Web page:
The Golden Rule for Aspiring Story Writers

person writing against a tree on grass

Experts inform us that it is essential that we “show, don’t tell,” but then rarely explain what this means.

‘Show, don’t tell’ means that you indicate to your reader what you want them to explore rather than just telling them about it. This means that readers engage more fully with what you write and use their imaginations to create their mental pictures of what is going on.

An example best explains this:

Telling: Cassie was not a good mother. She found the children challenging and challenging to cope with. She wanted more time for her interests.

Showing: Cassie couldn’t believe how much work was involved. There were toys all over the floor, and she had stubbed her toe badly on a toy car left by the sofa. Couldn’t they leave her alone for just five minutes to read her book? She’d turned on the TV for them and doled out crayons and paper, but it was clear that wasn’t enough — they still wanted her attention.

Her three-year-old twins looked well-behaved to other people, but no-one but she knew what they were really like. Her children always wanted her attention. Every single moment!

She should be able to handle all this, she told herself. She used to run a PR department with twenty staff to supervise, for goodness sake.  Why should two children be so annoying? “That’s enough!” she shouted angrily. “Can’t you just be quiet for one moment?’

From the examples above, it can be seen that the first example just states that childcare is challenging for Cassie. That may not seem to be very interesting. We all know that bringing up children can be challenging at times. So we may not feel motivated to feel any empathy for Cassie or care about what happens next. However, in the second example, we learn some worrying facts about the situation – facts that evoke emotions in ourselves. The author does not state that Cassie is not doing well here. Readers draw their conclusions. What is going on with Cassie? What should she do? Do we feel compassion for her? Is she just bad-tempered? Are the children neglected? Is Cassie’s behaviour always like this? What would we do in her situation? Is Cathy’s contempt for her daughters justified? Or is she merely selfish? Could she be suffering from Post Natal Depression? With the second example, a reader can create a more vibrant profile of the character and her situation.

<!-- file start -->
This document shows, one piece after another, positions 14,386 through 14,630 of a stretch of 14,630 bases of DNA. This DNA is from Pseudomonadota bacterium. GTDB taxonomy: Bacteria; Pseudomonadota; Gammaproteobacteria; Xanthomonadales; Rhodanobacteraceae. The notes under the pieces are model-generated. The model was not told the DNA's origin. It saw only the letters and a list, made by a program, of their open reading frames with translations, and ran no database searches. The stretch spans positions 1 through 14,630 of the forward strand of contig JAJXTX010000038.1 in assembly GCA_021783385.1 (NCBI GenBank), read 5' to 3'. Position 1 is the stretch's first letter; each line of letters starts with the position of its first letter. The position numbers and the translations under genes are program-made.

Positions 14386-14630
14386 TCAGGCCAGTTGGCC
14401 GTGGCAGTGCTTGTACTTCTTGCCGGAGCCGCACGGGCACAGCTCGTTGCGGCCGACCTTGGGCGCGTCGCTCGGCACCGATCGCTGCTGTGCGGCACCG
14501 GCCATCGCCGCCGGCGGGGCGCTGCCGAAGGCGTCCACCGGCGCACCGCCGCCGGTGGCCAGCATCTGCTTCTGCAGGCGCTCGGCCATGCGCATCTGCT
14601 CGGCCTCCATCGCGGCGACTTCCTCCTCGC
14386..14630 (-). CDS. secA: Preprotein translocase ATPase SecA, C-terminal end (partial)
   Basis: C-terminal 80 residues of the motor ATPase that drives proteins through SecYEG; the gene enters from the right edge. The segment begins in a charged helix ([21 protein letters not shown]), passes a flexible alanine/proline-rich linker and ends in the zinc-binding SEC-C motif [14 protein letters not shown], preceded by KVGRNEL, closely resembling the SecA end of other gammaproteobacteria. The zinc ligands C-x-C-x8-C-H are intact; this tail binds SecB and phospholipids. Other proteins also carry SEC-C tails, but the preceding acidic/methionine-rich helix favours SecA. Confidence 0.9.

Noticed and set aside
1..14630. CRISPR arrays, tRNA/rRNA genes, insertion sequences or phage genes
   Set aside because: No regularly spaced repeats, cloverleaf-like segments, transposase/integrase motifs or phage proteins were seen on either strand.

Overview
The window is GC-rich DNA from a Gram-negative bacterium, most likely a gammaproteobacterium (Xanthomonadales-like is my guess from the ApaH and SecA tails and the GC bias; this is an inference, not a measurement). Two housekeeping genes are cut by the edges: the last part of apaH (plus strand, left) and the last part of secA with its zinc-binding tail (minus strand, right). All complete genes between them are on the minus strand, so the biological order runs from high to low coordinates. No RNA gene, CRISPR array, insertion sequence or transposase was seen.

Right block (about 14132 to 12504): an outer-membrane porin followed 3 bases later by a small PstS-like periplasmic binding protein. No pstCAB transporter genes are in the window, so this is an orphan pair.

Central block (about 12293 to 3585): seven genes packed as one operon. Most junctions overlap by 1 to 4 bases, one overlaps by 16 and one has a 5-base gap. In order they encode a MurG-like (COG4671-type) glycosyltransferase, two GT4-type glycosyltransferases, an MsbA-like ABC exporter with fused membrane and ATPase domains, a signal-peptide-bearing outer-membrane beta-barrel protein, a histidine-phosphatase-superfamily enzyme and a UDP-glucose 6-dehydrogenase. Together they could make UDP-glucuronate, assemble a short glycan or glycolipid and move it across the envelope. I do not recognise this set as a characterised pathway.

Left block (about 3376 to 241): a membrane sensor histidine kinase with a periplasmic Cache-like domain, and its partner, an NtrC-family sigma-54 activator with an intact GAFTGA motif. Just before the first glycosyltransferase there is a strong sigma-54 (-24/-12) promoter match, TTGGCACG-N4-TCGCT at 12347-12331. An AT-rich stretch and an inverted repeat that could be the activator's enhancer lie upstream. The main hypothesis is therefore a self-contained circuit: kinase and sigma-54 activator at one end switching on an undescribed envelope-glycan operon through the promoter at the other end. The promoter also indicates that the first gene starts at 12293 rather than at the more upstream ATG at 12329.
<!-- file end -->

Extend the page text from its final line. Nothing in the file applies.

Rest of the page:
As these thoughts flow through our minds as we read about Cassie, we feel engaged and want to read on. We want to find out if she gets help or whether the situation resolves itself. These are experiences we may have had ourselves, so the story resonates with our thoughts.

If story-writing is a skillset that you would like to develop, why not explore the Academy for Distance Learning’s range of writing courses with full support from an encouraging tutor. Academy for Distance Learning offers courses in Children’s Writing, Dramatic Writing, Creative Writing and Writing Fiction.




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